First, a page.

Who We Are
The international leader for contemporary art and creativity in the material of wood.
The Museum for Art in Wood engages, educates, and inspires the public through the exhibition, collection, and interpretation of contemporary art in wood.
We achieve this mission through our:
Education and workshops
Programming and Events
Research Library and archives
Documentation and publications
What We Do
The Museum for Art in Wood comprises the Gerry Lenfest Gallery for changing exhibitions, the permanent collection, The Fleur & Charles Bresler Research Library, the Len Scherock Museum Store, and The Earl Powell Artist Research Files. It also organizes arts residencies, which are held on an annual basis, and provides in-person and virtual talks and activities.
Since its inception in 1986, the Museum for Art in Wood (formerly the Center for Art in Wood and the Wood Turning Center, respectively) has been widely recognized by artists, collectors, scholars, and the public as a critical resource for the study of art, craft, and design in the material of wood. Emerging from biannual symposia and exhibitions held between 1976 and 1986, the Museum serves an international community as well as its home city of Philadelphia and environs. Under the leadership of founding Director Emeritus Albert LeCoff—a studio woodturner in his own right—the Museum supported and documented the developing field of woodturning as a tool for artistic expression as well as artisanal production.
In its location in Old City, the Museum offers free admission to its changing exhibitions and access to its permanent collection, which now numbers some 1,200 objects and includes turned objects, sculpture, studio furniture, works on paper, video, and more. One of the most extensive institutional collections of contemporary art in wood, the collection serves as a growing document of this field. The Museum’s research library consists of over 25,000 images, artist files, and books that chart the history of wood turning and woodworking and their continuing evolution within the broader field of contemporary art.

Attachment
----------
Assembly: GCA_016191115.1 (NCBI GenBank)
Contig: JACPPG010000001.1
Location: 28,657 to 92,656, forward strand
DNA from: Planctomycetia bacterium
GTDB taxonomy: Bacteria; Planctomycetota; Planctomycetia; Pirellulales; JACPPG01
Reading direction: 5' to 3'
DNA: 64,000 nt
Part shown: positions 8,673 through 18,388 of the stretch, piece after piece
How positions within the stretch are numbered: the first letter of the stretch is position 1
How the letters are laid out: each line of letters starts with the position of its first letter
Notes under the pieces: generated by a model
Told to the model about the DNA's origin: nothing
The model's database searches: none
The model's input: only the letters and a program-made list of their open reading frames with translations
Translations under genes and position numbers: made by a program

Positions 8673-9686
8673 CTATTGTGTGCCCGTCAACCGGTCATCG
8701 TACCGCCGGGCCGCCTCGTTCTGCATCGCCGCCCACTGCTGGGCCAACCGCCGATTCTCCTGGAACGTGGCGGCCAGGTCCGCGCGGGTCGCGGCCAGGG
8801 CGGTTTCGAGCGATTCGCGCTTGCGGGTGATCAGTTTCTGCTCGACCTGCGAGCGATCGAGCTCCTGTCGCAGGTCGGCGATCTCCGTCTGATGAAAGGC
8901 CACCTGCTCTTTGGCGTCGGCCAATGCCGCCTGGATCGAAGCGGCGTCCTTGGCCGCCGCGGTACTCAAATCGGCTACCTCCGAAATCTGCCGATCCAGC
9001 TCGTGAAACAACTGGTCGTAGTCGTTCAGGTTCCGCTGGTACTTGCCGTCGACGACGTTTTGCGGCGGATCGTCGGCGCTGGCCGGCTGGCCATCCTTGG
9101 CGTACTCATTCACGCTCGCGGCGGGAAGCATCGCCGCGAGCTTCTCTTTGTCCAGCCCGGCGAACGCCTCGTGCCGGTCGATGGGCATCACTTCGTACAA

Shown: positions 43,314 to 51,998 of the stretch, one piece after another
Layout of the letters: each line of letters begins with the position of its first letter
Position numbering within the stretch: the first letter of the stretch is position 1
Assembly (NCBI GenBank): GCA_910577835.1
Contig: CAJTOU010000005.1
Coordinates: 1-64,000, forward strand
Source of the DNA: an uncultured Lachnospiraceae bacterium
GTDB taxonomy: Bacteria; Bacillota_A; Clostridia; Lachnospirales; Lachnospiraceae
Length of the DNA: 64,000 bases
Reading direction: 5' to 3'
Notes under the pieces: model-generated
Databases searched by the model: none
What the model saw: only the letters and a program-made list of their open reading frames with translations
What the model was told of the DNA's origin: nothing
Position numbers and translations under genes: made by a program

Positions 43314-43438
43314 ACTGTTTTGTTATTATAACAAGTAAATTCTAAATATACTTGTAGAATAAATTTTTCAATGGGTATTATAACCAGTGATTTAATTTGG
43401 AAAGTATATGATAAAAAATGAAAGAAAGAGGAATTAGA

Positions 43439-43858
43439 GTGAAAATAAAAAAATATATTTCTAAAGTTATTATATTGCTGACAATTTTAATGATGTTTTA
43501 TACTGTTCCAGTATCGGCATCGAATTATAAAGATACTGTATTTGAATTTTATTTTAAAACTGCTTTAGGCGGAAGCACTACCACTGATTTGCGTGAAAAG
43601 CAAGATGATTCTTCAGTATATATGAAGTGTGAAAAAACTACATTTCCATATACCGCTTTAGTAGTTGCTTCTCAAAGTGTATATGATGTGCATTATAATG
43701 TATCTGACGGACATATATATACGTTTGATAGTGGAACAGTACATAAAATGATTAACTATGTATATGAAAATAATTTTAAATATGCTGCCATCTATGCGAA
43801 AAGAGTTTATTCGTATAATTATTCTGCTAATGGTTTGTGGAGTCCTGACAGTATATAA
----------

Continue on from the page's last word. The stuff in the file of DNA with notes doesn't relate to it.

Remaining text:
The Museum’s Windgate Arts Residency Program in Wood (WARP Wood) marked its twenty-fifth year in 2020. Held annually, the residency program has welcomed over 160 artists, as well as dozens of scholars and documentary artists who capture the experience while developing their own body of work. In 2021, the Museum inaugurated a winter residency in partnership with NextFab.
From the first exhibition Turned Object Show in 1981, which was documented in A Gallery of Turned Objects, to the major publication Emil Milan: Midcentury Master, the Museum has maintained a commitment to the documentation of its programs and research. These efforts have taken shape in many forms, from books to digital media and online resources that are available to the public. Visit our publications page, here.
The Museum’s focus is aimed at fostering appreciation for art, craft, and design in wood and at creating a space for the public to learn, enjoy, and be inspired.